Ward helps contain clinical waste to prevent COVID-19 contamination
Midlands-based metal recycling and waste management specialist, Ward, has adapted its clinical waste services to support hospitals and care homes, offering a rapid response service to control the spread of COVID-19.
Ward’s lockable bins help key workers to dispose of and contain contaminated waste for a period of two weeks, which is currently understood to be the longest period of time the COVID-19 can survive on surfaces. All waste must be double-bagged in orange clinical bags and clearly dated with a marker. Collection cannot take place until two weeks after the last bag is added to the container. After the two-week period is confirmed by the customer, the sealed containers are safely removed from sites and sent for incineration, providing fuel for renewable energy.
Operations Director at Ward, Donald Ward, said: “Every business is adapting to do what it can to support the fight against Coronavirus. Having dealt with biological and hazardous waste from hospitals, GP surgeries and dental practices for many years, we are familiar with developing waste management plans for medical equipment and surgical garments. We have procedures in place to store, manage and collect waste in a safe and secure way, with a complete duty of care.”
On handling hazardous waste, the Waste Industry Health and Safety Forum (WISH) notes that: “Some of the latest research indicates the virus could survive on cardboard for 24 hours and metal/plastics for up to 72 hours. It is important to note this work exposed these surfaces to high concentrations in a laboratory environment and is therefore likely to be the ‘worst case’ scenario. It is good practice to ensure a high standard of hygiene when handling waste materials, as should always be the case in waste management activities.”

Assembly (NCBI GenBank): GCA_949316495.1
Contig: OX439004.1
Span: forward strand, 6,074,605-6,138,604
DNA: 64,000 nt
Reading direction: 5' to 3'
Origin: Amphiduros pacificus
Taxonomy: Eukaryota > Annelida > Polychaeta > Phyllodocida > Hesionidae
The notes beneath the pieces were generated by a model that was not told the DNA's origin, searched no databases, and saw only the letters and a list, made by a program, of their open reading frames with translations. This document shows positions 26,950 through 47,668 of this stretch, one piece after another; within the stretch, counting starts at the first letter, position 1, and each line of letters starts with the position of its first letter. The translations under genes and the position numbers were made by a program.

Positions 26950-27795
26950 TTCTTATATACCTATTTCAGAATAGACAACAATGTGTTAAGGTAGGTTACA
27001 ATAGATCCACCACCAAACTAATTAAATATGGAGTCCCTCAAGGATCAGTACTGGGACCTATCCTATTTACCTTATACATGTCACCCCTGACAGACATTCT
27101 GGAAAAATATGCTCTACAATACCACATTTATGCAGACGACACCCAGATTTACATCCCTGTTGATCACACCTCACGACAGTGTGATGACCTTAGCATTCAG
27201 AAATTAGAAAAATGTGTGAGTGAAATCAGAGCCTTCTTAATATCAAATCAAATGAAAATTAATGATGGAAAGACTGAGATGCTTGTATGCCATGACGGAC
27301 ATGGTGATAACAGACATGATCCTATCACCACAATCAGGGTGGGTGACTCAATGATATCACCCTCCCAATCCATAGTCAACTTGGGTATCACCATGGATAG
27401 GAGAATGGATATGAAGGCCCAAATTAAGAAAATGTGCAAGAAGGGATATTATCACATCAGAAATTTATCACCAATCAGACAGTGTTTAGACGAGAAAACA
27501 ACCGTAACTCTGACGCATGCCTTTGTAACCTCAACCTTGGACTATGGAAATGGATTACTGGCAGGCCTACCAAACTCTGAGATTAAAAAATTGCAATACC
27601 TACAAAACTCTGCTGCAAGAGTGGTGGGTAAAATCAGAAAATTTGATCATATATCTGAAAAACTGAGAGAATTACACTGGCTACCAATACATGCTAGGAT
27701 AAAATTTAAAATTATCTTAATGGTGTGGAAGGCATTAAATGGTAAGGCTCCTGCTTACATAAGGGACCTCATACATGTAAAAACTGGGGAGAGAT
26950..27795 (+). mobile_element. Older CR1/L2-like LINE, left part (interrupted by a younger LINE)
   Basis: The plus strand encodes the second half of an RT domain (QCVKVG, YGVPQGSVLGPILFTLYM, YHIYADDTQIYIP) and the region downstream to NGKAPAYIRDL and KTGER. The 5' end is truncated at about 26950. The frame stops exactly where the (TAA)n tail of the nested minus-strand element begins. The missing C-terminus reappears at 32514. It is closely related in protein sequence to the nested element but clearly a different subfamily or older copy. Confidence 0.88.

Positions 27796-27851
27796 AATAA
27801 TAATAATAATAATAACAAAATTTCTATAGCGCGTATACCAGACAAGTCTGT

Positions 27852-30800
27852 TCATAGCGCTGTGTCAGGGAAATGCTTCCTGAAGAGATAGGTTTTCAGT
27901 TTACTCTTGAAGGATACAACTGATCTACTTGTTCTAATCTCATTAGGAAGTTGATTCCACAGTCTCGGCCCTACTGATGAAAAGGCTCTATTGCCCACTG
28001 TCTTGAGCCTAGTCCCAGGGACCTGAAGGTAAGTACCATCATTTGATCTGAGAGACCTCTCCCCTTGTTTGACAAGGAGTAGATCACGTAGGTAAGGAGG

Donald added: “Following a number of urgent enquiries, we’ve been able to adapt our systems to support local care homes and hospitals to provide a complete solution for disposing of materials potentially contaminated with COVID-19. The lockable storage containers are placed on site can be used for the disposal of overalls, incontinence waste, sharps, medicines and used protective equipment. They are helping to reduce spread of the virus once materials leave site and enter the waste supply chain, as we understand that sanitation measures cannot stop at source.”
In recognition of these “essential waste services”, last month, Ward was among a number of recycling and waste sector businesses to receive a letter from thanks from the Department for Environment, Food & Rural Affairs (Defra) and Rebecca Pow MP, who said: “As a nation we are undoubtedly going through one of the greatest health challenges we have faced in a generation, and I want to pay tribute to all of you who are working in such challenging times to protect the environment, local amenity and people’s health – your work is vital.”
For more information on Ward’s metal recycling and waste management capabilities visit www.ward.com.
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